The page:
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Ticks in Norway: How to avoid them and protect yourself

Ticks in Norway: How to avoid them and protect yourself
You should be especially careful of ticks when spending lots of time in woodland, such as when camping or hiking. Photo by Erik Karits from Pexels
You know about elk and bears, but in Norway one of the potentially most dangerous creatures is one of the smallest: the tick.

When and where do you find them?

Ticks in Norway can be found mostly in the south-east and along coastal areas in the west, as far north as Bodø. Ticks can also be found further inland too. 

They can be found in forests, meadows, and long grass, meaning the biggest risk is when you’re out in nature – especially hiking, camping, or berry-picking.

Ticks are active when the temperature is higher than around 5C, but are most common during the summer months. Tick season is roughly from April to September in Norway, with most bites occurring in summer.

What diseases can they cause?

In Norway, the two main tick-borne diseases are Lyme disease and Tick-borne encephalitis (TBE).

Lyme disease (also called borreliosis) causes no symptoms in around half of all people who catch it. For others, it can cause skin redness, headaches, and pain, and can attack the nervous system. Symptoms usually appear between two and six weeks after the bite, but can take longer. Around 25 percent of all ticks in Southern Norway are carriers infected with the Borrelia bacteria, according to the The Norwegian National Advisory Unit on Tick-borne Diseases.

TBE is a viral brain infection, which can cause a range of symptoms, usually starting with typical flu-like symptoms and then developing to include nausea, dizziness, and in around a third of cases, severe problems. Symptoms usually appear around a week after the bite, but can take longer. There is no cure, but it can be treated, and there is a vaccination too.

While ticks are found across Norway, ticks carrying TBE, according to the Norwegian Institute of Public Health, are mostly concentrated in Rogaland, Vestfold and Telemark, Adger and Viken. Around one percent of ticks in Norway carry TBE. 

TBE cases in Norway since 1995. Source: NIPH

How can I protect myself?

Lyme disease has no vaccine but can be treated, while TBE cannot be cured but both a vaccine and treatments are available.

Because of the risk of Lyme disease, even if you’re up to date on your TBE vaccines, you should still do what you can to prevent ticks.

If you’ll be spending time in wooded areas with long grass, especially those known to have a high tick presence, take precautions like wearing long sleeved clothing and tucking trousers into socks. Try to avoid brushing against long grasses by walking along the middle of the path where you can.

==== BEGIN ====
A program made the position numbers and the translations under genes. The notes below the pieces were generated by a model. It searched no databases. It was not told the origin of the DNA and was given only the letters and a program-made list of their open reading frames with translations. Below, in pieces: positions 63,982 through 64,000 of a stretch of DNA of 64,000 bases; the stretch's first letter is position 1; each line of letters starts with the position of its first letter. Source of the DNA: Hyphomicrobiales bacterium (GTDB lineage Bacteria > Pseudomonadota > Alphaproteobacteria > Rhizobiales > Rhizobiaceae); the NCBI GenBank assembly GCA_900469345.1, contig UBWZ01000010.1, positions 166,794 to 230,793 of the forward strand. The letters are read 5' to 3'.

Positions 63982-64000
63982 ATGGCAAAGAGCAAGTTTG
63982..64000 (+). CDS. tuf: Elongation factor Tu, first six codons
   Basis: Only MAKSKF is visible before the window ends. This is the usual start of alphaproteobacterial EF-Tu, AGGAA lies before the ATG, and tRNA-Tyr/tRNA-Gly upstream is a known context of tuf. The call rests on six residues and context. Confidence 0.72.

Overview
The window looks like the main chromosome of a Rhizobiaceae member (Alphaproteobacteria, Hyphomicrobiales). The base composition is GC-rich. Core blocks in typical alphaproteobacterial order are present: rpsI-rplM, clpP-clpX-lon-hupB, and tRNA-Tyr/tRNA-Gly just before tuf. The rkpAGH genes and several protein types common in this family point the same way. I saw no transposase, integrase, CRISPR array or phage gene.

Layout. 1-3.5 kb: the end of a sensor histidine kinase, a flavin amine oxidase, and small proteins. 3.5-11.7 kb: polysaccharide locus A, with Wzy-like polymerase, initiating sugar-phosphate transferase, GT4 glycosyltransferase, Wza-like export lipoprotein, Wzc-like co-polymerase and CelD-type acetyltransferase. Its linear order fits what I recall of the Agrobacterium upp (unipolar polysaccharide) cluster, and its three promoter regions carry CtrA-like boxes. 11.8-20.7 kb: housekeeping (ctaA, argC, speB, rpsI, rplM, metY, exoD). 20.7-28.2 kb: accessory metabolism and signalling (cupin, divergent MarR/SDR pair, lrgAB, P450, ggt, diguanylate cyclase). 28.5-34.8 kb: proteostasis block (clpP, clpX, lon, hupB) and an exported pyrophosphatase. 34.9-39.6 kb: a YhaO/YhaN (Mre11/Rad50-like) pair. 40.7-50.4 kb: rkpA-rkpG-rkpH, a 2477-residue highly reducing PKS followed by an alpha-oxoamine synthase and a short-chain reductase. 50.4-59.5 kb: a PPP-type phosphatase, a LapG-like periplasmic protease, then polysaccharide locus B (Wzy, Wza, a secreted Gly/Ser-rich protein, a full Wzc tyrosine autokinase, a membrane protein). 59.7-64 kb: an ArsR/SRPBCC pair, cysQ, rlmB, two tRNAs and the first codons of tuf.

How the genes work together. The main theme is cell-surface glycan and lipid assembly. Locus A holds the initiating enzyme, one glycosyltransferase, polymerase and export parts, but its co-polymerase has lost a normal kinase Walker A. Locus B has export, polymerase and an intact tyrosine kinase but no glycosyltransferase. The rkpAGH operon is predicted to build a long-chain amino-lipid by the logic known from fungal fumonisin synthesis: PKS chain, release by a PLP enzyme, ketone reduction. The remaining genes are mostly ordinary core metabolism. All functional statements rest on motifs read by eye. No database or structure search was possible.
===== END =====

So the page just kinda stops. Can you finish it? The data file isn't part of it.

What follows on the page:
After returning home from a day out, you should check carefully for ticks and shower shortly after coming inside. This can give you the chance to remove them before they bite, for example if you spot them on your clothes. Putting clothes in a tumble dryer for one hour should kill ticks.

What if I get bitten?

If you do get a tick, you should remove it safely. The sooner you can do this, the lower the risk that it will be able to infect you with Lyme disease as it can take up to 24 hours for the bacteria to be transferred.

It can be done with a special tick remover (which you should be able to buy at most Norwegian pharmacies) or tweezers. The important thing is making sure you remove the whole tick, by grabbing it as close to the skin as possible and pulling slowly. Then, wash and clean the bite, and contact a doctor if you’re worried, especially if you experience symptoms of illness in the weeks after being bitten.

Below you can watch a video from the Norwegian Institute of Health on how to remove a tick. 

How can I get a TBE vaccine?

Vaccinations are recommended for those living in areas with TBE-infested ticks, and/or who spend a lot of time out in forests.

You get three doses within the first year, each one increasing the level of protection, another dose after three years and then will need top-ups every five years, every three years if you are over 60.

Because you need several doses to be fully protected, it’s recommended that you begin the vaccination programme well ahead of tick season. It’s also worth noting that its advisable to receive the third dose before the next tick season begins if you receive your jabs mid tick season. 

In order to find out more about how to get a TBE vaccine you will need to contact your local doctor in the municipality you live in 

Norwegian vocabulary

tick – flått

lyme disease – borreliosis

tick remover – flåttplukkere

vaccine – vaksine   


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